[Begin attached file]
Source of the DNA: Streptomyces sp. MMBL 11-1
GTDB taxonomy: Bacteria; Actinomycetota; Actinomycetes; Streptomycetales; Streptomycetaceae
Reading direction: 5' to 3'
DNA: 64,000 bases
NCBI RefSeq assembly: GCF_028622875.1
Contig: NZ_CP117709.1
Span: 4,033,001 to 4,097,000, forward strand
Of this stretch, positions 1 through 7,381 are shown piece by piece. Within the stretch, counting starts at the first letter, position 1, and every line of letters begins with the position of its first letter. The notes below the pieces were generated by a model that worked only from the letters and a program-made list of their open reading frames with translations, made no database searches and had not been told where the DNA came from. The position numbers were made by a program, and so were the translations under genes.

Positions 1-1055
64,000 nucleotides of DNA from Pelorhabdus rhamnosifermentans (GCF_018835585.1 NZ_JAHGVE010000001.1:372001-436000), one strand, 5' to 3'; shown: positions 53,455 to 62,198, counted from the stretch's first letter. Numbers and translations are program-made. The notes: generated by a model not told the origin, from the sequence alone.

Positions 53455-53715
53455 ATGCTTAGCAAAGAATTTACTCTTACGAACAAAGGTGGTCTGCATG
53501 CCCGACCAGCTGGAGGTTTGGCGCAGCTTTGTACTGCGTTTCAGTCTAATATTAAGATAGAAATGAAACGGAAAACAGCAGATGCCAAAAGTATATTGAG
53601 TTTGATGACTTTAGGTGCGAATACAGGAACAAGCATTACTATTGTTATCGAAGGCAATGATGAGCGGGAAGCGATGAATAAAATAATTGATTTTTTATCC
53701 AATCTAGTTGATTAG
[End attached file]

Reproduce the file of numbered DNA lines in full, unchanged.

Source of the DNA: Streptomyces sp. MMBL 11-1
GTDB taxonomy: Bacteria; Actinomycetota; Actinomycetes; Streptomycetales; Streptomycetaceae
Reading direction: 5' to 3'
DNA: 64,000 bases
NCBI RefSeq assembly: GCF_028622875.1
Contig: NZ_CP117709.1
Span: 4,033,001 to 4,097,000, forward strand
Of this stretch, positions 1 through 7,381 are shown piece by piece. Within the stretch, counting starts at the first letter, position 1, and every line of letters begins with the position of its first letter. The notes below the pieces were generated by a model that worked only from the letters and a program-made list of their open reading frames with translations, made no database searches and had not been told where the DNA came from. The position numbers were made by a program, and so were the translations under genes.

Positions 1-1055
64,000 nucleotides of DNA from Pelorhabdus rhamnosifermentans (GCF_018835585.1 NZ_JAHGVE010000001.1:372001-436000), one strand, 5' to 3'; shown: positions 53,455 to 62,198, counted from the stretch's first letter. Numbers and translations are program-made. The notes: generated by a model not told the origin, from the sequence alone.

Positions 53455-53715
53455 ATGCTTAGCAAAGAATTTACTCTTACGAACAAAGGTGGTCTGCATG
53501 CCCGACCAGCTGGAGGTTTGGCGCAGCTTTGTACTGCGTTTCAGTCTAATATTAAGATAGAAATGAAACGGAAAACAGCAGATGCCAAAAGTATATTGAG
53601 TTTGATGACTTTAGGTGCGAATACAGGAACAAGCATTACTATTGTTATCGAAGGCAATGATGAGCGGGAAGCGATGAATAAAATAATTGATTTTTTATCC
53701 AATCTAGTTGATTAG